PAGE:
- Use hymns. "Music, particularly Church music, brings the Spirit of the Lord. It would certainly not be inappropriate, if need be, to stop in the middle of your teaching and say, `Let's sing a hymn together,' and then pick one that really relates to what you are teaching."
- Share spiritual experiences. "Spiritual experiences have great impact upon men's souls. Share them as prompted by the Spirit." (See D&C 50:21-22; Luke 10:25-37; Acts 26:1-32.)
"When teaching by the Holy Ghost has occurred," Elder Cook recently told the Church News, "the most prominent aftereffect in the people are things like:
"Feeling humbled before the Lord.
"Being desirous of improving lives.
"Being filled with faith, hope and determination to do what is right.
"When that occurs, an individual has truly been taught by the power of the Spirit."
No time constraints on Holy Ghost
Time - or not enough of it - is often one of a teacher's greatest challenges. In the 40 minutes allocated for Sunday School classes, for example, teachers might feel they don't have enough time to teach all the concepts they would like, or to complete the material they have prepared.
"Because a teacher's time is limited is all the more reason to strive to teach by the Spirit," said Elder Rex D. Pinegar of the Presidency of the Seventy. "Five minutes with the Spirit is sufficient to have a lasting impact in the life of an individual. The Prophet Joseph Smith indicated that if we could look five minutes into the eternities, it would be worth a lifetime of experience.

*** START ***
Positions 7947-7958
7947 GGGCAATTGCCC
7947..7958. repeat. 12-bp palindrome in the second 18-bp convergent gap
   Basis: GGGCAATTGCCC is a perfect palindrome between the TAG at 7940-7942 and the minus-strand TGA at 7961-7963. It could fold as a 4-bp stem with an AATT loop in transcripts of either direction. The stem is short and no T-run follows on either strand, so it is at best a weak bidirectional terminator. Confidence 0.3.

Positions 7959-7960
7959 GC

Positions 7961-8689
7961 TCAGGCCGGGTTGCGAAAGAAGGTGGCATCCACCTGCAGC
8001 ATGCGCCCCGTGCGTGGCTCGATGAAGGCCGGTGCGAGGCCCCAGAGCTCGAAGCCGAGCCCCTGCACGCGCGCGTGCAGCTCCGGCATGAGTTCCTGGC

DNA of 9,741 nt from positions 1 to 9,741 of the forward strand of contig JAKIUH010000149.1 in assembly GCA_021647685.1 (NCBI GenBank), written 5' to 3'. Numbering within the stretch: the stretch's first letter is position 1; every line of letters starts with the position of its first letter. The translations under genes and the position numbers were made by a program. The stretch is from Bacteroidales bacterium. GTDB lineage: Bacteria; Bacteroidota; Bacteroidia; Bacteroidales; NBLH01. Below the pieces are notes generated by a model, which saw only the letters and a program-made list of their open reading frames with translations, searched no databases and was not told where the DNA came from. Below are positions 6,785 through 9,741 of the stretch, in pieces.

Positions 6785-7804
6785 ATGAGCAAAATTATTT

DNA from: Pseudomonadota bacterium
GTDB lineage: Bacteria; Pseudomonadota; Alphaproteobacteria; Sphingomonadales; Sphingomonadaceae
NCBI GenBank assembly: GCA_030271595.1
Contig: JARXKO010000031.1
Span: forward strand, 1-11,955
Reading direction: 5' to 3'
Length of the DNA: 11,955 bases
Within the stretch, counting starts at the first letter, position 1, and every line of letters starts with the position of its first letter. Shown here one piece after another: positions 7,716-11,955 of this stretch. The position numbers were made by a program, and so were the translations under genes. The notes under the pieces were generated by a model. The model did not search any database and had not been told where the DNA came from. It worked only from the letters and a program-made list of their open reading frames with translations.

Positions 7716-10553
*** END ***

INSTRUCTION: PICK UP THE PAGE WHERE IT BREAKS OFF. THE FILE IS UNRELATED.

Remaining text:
"Some of the greatest talks and lessons I've ever heard have been short, almost vignettes of a gospel principle. For example, I was visiting with a regional representative in Mexico, Elder Octaviano Tenorio, who has just been called as a mission president. We were discussing how important teaching is in the home and family, and we talked about how the Book of Mormon is a great teacher.
"He told me his young son had been reading the Book of Mormon, and, as parents often do when their children are reading any book, he asked the boy, `Who do you like most in that book, who is your hero?'
"Elder Tenorio said he expected his son to name Nephi, Ammon, King Benjamin, Moroni, or some other great person in the book. Instead, this 5-year-old boy said, `Daddy, there is only one hero in the Book of Mormon. That's Jesus. He is the one everybody went to for help.'
"That taught me a great lesson," said Elder Pinegar. "Here was a child who, in his purity, grasped in just a few moments what the Spirit was able to communicate. I've thought of that story and find myself asking,
When we teach from the Book of Mormon, what do we teach? Do we teach of Ammon's defense of the king's flocks, or do we teach about from where Ammon's power came? Do we teach about Ammon's courage, or do we teach of his humility, such as when he said,I have no power; this is the power of the Lord'? "